Tens of thousands of people hold candles and yellow umbrellas at an annual vigil to commemorate China's 1989 crackdown on pro-democracy protesters. Rough Cut (no reporter narration)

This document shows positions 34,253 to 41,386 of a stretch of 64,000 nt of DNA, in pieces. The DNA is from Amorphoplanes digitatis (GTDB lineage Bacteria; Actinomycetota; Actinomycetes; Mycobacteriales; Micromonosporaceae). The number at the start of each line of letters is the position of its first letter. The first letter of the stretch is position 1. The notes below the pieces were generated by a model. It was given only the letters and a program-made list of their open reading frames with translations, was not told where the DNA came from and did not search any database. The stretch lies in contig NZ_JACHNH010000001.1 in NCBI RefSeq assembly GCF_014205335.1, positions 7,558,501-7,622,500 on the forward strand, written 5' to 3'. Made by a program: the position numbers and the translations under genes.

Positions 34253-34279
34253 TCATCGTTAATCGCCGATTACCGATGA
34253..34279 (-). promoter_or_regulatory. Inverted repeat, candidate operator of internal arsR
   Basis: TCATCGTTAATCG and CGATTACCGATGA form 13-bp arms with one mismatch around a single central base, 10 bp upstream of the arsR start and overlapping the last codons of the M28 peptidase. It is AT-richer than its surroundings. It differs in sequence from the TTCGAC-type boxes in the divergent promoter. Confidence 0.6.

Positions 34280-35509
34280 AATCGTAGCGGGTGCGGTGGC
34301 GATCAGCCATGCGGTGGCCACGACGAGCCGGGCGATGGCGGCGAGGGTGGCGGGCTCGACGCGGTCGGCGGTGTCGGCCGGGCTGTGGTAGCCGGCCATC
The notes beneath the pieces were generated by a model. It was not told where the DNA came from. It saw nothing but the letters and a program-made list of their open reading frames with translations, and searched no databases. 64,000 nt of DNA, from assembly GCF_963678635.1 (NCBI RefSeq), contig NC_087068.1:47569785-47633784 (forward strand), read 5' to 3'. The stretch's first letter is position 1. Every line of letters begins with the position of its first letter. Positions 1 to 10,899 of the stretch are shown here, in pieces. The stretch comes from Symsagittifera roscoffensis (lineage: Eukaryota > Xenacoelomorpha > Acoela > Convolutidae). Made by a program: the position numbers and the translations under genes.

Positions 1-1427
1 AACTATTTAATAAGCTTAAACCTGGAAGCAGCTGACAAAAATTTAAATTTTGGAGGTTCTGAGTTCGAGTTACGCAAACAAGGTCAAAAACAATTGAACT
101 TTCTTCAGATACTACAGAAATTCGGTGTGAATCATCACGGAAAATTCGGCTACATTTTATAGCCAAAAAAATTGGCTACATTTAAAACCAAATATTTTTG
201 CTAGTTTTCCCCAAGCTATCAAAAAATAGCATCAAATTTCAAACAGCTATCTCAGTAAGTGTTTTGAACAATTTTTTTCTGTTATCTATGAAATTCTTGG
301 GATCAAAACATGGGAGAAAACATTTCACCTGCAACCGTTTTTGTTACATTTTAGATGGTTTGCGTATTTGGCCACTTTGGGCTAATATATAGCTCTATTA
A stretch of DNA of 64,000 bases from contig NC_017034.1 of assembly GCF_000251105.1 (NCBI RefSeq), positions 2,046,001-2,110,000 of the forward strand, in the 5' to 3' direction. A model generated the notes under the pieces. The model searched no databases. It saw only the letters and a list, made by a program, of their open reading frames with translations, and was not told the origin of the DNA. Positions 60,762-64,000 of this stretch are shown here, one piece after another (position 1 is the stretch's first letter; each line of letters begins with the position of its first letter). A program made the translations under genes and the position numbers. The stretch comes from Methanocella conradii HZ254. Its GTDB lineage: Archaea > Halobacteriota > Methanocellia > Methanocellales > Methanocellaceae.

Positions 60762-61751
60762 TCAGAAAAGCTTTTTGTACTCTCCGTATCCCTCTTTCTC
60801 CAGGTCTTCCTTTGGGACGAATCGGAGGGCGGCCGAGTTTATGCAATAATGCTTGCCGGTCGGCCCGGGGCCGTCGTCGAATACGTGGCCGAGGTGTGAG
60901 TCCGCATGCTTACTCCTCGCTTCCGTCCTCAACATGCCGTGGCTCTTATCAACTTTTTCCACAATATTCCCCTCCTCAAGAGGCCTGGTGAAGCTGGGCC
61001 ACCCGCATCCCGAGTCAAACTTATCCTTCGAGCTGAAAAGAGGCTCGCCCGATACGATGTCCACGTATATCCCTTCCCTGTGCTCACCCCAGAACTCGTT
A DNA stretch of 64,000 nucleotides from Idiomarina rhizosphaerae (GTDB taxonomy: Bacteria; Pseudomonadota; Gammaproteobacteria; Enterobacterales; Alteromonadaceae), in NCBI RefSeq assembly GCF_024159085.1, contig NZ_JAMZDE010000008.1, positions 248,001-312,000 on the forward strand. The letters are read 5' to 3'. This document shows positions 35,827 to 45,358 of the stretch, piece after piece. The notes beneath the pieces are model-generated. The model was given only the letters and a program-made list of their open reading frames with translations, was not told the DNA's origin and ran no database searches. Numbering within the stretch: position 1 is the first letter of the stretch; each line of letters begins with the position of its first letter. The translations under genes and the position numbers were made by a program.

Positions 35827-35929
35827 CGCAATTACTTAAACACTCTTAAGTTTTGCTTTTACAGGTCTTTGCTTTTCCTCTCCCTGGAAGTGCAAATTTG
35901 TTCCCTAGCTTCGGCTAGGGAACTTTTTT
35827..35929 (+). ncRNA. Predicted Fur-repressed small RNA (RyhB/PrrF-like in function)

ROUGH CUT (NO REPORTER NARRATION) Tens of thousands attended a candlelight vigil in Hong Kong to mark China's 1989 crackdown on pro-democracy demonstrators in Beijing, an anniversary given added poignancy by protests that gripped the Chinese-run city last year. Some raised yellow umbrellas, the symbol of defiance from the Hong Kong protests, when activists used umbrellas to shield themselves from police pepper spray and tear gas. The political temperature is rising again in Hong Kong ahead of a June 17 vote on a Beijing-vetted electoral package that democrats say makes a mockery of pledges to eventually grant the city universal suffrage. China sent in tanks to break up the student-led protests in and around Beijing's Tiananmen Square on June 4, 1989. China has never released a death toll but estimates from human rights groups and witnesses range from several hundred to several thousand. Hong Kong, which returned to Chinese rule under a deal to preserve wide-ranging freedoms, is the only place on Chinese soil where commemorations of June 4 are tolerated. Even discussion of the 1989 protests, termed "counter-revolutionary" by Beijing, is taboo on the mainland.